Chatter about the alma mater
The drive to Mangalore was amazing. The roads. Oh my gawd, the roads. Let's leave that for another time. Let me talk about college. I was with Vids and Pai, and we drove down on a humid Friday afternoon to see what we remembered. Along the way from Udupi, Vids brought in a fascinating insight into the IIMC life - the hostels, the JBS/Baro-C, the mingling, the tingling, and last but not least, the World war. It seemed to bring out the part of us that wanted to go back to college again. To study.
But first, we had to see what we'd left behind. No matter how much you call it NITK, it'll be KREC for me. Forever. They still haven't changed the signs at the back entrance. In any case, we entered at the Girls hostel side, noting with glee that the guest house was still the "KREC Guest House". The Girls hostel was right up and still the same, though we have reason to believe the girls have changed. Then came a dramatic entry into main block - my ambition of driving to it in my own car was finally achieved - we entered in style and the first thing we did was, no points for guessing, drink water from the water cooler. Read the noticeboard. Look at the dreary empty class rooms and wonder why we didn't spend the time there. Walk into rooms and look fervently for chalk pieces to leave our mark behind. Walk up to SD, and see why it's called Samudra Darshan. The view, oh man, the view. I would kill for it right now. (A mosquito has just realized that)
Our nostalgia seemed to rub off on a poor little Watch and Ward officer who decided we had to meet "Shameem" who has worked there for donkeys years, and he probably has a thing for her. All of us decided we had no clue who "Shameem" was, but you know what, the guy was going "You *have* to meet Shameem" all over the place. Which clinched it, I guess. So while Pai disappeared into the bushes or wherever Pai usually disappears, Vids and I were dragged into a room we formerly knew as "drawing hall 101" or something to meet the great lady. Turned out she wasn't there. So we exit gracefully and look for Pai who's found more than a few bushes. And the W&W officer's wavinglike crazy and pointing to a woman we don't recognise, who obviously is Shameem. Perseverence, that's what the W&W office is famous for. She was polite, and quite nice but I don't think she rang a bell. Any woman who had a waist of less than 32 when I was there would have rung a bell, and I didn't remember seeing "her" - she'd joined after we left. Donkeys years indeed. Or I'm old.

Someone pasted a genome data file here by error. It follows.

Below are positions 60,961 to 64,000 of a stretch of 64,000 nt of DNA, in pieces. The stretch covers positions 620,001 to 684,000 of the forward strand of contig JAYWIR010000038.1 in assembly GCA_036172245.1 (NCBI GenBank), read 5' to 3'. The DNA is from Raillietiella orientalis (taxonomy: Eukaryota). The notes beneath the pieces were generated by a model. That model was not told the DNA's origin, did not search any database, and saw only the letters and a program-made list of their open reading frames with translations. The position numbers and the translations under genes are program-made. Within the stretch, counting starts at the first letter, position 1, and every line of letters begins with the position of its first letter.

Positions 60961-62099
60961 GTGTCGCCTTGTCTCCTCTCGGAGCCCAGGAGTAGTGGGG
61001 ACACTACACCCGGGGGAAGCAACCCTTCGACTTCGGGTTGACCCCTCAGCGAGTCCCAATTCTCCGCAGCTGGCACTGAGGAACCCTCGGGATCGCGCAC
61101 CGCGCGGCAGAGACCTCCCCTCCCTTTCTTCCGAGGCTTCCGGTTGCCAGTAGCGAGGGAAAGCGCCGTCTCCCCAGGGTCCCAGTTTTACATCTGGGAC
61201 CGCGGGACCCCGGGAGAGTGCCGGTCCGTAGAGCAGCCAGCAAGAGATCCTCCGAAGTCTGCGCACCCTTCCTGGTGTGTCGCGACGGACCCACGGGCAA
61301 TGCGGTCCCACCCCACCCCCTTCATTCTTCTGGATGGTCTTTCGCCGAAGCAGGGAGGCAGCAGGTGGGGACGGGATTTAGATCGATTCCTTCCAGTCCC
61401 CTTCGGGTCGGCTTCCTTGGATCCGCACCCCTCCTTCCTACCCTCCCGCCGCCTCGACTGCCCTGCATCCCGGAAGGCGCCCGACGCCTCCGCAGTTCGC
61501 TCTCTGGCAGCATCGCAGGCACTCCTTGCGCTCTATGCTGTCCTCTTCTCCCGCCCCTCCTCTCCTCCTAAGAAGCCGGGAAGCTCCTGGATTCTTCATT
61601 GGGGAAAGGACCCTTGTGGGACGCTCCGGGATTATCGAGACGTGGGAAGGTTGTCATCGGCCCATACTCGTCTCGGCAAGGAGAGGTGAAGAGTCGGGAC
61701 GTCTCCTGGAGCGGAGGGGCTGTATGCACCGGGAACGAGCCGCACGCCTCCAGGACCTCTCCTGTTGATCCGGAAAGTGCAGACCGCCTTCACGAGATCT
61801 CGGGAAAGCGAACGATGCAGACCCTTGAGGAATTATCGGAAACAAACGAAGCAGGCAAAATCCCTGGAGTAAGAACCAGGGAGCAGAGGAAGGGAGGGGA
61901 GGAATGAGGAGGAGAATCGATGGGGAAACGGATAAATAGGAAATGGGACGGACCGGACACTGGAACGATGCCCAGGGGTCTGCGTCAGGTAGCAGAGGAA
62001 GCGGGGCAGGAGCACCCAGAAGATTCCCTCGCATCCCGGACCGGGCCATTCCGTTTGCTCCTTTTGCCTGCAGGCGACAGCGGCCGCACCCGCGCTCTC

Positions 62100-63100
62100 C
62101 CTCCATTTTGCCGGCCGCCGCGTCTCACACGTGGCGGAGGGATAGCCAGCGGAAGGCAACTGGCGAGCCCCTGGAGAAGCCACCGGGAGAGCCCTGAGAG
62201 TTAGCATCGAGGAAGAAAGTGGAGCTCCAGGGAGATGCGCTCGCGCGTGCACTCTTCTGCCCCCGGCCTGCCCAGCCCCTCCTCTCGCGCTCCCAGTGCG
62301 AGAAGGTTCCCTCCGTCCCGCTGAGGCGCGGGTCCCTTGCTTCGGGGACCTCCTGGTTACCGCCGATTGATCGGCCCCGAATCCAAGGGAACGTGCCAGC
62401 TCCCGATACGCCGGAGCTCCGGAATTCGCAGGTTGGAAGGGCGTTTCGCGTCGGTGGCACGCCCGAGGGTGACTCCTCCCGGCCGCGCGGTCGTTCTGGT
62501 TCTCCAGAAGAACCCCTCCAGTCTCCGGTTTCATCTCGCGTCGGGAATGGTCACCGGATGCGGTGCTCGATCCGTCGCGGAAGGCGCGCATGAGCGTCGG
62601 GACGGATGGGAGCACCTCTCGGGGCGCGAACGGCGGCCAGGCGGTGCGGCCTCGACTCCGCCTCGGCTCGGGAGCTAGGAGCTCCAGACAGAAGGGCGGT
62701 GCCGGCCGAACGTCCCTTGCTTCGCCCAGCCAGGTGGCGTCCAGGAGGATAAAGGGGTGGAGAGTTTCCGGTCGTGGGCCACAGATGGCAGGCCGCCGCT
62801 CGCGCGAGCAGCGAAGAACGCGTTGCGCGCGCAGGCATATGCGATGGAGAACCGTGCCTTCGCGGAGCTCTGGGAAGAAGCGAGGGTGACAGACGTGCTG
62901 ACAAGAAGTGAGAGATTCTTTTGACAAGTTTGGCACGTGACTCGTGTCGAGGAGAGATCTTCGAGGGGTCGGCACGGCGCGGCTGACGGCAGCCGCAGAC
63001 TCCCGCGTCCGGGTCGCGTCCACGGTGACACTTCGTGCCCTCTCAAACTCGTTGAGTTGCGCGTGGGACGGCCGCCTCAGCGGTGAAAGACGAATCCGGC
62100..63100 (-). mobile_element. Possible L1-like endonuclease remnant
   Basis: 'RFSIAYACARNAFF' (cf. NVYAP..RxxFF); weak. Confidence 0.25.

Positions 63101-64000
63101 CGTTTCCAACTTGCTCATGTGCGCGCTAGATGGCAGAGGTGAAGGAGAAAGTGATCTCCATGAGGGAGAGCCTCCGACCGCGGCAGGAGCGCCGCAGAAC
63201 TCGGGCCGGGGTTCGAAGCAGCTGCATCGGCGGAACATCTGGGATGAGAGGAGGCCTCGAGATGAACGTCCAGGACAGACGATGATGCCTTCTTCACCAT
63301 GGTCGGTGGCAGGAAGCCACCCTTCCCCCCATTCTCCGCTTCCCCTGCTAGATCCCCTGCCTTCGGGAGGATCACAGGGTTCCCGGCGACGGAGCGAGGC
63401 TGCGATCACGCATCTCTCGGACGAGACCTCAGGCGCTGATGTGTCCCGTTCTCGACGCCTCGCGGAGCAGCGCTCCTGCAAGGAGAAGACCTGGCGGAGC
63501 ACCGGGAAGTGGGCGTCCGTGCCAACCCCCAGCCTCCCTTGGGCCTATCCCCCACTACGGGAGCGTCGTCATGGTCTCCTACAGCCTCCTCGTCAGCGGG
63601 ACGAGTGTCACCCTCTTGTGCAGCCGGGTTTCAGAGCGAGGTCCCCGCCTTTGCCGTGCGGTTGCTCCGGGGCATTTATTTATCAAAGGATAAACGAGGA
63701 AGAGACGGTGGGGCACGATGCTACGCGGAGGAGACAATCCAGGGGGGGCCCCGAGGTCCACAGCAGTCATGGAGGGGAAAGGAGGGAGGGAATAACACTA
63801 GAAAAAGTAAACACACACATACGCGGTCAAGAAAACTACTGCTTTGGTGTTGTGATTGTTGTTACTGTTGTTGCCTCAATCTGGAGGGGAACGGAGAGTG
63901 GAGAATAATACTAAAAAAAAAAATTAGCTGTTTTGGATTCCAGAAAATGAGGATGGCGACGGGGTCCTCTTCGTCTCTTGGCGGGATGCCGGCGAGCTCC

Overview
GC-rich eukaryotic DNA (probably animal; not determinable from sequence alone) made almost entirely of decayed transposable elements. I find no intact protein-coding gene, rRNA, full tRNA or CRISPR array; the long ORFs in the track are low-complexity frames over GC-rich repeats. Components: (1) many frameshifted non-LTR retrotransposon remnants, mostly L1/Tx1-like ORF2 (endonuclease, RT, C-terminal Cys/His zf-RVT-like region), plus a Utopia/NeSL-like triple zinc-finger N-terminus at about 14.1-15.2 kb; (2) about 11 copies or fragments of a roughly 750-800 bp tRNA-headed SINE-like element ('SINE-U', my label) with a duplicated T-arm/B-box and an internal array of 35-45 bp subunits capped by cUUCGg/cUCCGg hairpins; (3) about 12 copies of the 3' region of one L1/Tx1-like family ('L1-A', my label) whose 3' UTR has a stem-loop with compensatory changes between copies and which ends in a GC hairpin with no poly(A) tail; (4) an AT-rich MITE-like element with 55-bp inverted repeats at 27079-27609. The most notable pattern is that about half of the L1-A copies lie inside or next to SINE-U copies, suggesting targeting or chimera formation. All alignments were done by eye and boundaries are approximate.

Well, hop on to the library. They've changed the entrance and build an annexe. ANd they don't call it the "family section" anymore. Boo hoo. We "interviewed" a freshie who was, well, a little afraid. He was in ragging zone I guess - they've shifted ragging to second sem, and it's the whole damn semester. How stupid can life get dammit. And on our way out we met this cute (by ANY standards, mind you, that stuff has changed) girl whose name I can't recall. Vids innocently asked "So you girls don't get pregnant anymore?"
"Don't worry, it only happens once a year", I pitch in, taking the cue.
"er...no one's pregnant", she replies, sounding quite worried.
"It was only when we were there that it happened twice, and believe me it can be taken care of", I go.
"We know the doc nearby that can fix things, let us know.", goes Vidya, "There's a board that says 'You are raping them, we are scraping them'"
And then Vids stops the insanity. I personally thought we could've taken it a little longer, especially because this girl was so cute. In any case.
Next stop, swimming pool (yes, finally), and basketball courts. I used to play there. And down co-op. We did the air pollution thing while Vids did her GB thing. And then we headed to the blocks. And Gate. Met Sunder, Basheer and found it had all gone south for them after we left. The kids don't come to gate anymore. The kids are worse than a wart on a rat's posterior.
An egg roti and a sugarcane juice later, we headed to the beach. Ah. The calm serenity of waves trying to tell you what they've seen. The eternal nothingness of the ocean beyond. The feeling of futility as you watch this massive body of water work it's magic, and you realize your life's little madnesses are nothing in comparison. The sun was taking a nap behind the clouds so we couldn't see a clear sunset, but no one's complaining. I loved it all.
We just had to head back after that, because arun had the reception on. But to tell you the truth, it was beyond nostalgic. It was heartwrenchingly historic. We'll be back, perhaps, but this journey has come to an end.